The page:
Bilingualism and autism project


“Is bilingualism the right choice for my child with autism?”
Over recent years, we’ve received more and more requests from parents of children with autism who want to know whether bringing up their child with more than one language is the right option for them.

Unfortunately, as things stand there simply isn’t enough evidence about the relationship between autism and bilingualism for us to offer meaningful advice to parents of children with autism. The situation is further complicated by the fact that children with autism display a wide range of different behaviours.

The Bilingualism and Autism project is designed to acquire as much data as we can about the experiences of multilingual households with a child with autism. This data will greatly increase our understanding of the choices, support, successes and challenges encountered by multilingual families with a child with autism.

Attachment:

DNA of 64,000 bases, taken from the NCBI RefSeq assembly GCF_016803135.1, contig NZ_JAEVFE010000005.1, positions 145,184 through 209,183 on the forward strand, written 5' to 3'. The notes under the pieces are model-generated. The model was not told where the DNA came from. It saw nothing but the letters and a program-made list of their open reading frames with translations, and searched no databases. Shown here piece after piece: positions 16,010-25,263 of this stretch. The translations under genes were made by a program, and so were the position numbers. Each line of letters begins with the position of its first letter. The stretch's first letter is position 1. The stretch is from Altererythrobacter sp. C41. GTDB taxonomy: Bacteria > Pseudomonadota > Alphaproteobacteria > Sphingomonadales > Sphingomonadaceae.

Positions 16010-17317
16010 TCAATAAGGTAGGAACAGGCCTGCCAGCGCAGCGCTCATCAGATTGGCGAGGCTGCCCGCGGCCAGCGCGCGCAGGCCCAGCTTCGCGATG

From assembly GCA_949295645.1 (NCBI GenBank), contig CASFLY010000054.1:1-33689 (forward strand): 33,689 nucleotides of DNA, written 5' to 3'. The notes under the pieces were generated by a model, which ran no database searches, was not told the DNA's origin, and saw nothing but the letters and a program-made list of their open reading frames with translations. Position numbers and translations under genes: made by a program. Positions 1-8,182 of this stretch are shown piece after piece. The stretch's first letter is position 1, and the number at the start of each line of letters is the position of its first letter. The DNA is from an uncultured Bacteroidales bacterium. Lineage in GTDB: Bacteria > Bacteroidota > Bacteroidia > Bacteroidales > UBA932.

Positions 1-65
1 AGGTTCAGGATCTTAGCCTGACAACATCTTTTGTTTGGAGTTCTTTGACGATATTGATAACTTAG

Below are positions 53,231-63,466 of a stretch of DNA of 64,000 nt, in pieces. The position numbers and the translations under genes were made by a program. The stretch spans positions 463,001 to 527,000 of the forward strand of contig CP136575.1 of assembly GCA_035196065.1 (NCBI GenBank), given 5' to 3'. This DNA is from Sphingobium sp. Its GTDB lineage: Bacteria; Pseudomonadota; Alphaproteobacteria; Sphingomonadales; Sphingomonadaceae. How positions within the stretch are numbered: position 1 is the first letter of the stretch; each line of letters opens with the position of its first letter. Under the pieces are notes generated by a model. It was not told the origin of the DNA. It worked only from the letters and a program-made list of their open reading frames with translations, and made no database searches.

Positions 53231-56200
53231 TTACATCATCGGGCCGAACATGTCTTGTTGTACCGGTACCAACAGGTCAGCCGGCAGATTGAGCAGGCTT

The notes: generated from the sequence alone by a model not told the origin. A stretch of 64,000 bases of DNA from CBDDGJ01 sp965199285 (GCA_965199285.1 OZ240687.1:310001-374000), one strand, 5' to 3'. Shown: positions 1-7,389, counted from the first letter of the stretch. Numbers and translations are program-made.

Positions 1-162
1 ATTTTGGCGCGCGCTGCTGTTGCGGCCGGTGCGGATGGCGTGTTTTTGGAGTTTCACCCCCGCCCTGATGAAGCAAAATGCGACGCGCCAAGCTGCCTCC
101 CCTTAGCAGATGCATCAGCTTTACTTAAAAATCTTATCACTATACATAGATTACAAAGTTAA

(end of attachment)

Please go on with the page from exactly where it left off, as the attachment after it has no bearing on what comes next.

“This study aims to gain a better idea of the relationship between autism and growing up in a multilingual environment. Ultimately, we hope the study will be able to provide evidence that can help multilingual families with a child with autism decide whether or not bringing up their child to speak more than one language is the right fit for their particular family.”

Project outputs

A poster about the project results was presented at the 2016 Budapest Central European University Conference on Cognitive Development. View the poster here

Researchers also developed a factsheet for parents and teachers about whether multilingualism is harmful to children with autism. View the factsheet here


University of Edinburgh logo
The project is funded through a Challenge Investment Grant awarded by the University of Edinburgh to Dr Hugh Rabagliati, Dr Sue Fletcher-Watson, and Professor Antonella Sorace.

Project partners

This is a cross-disciplinary project by three teams at the University of Edinburgh
Development Autism Research Technology
Developmental Psychology Lab
Bilingualism Matters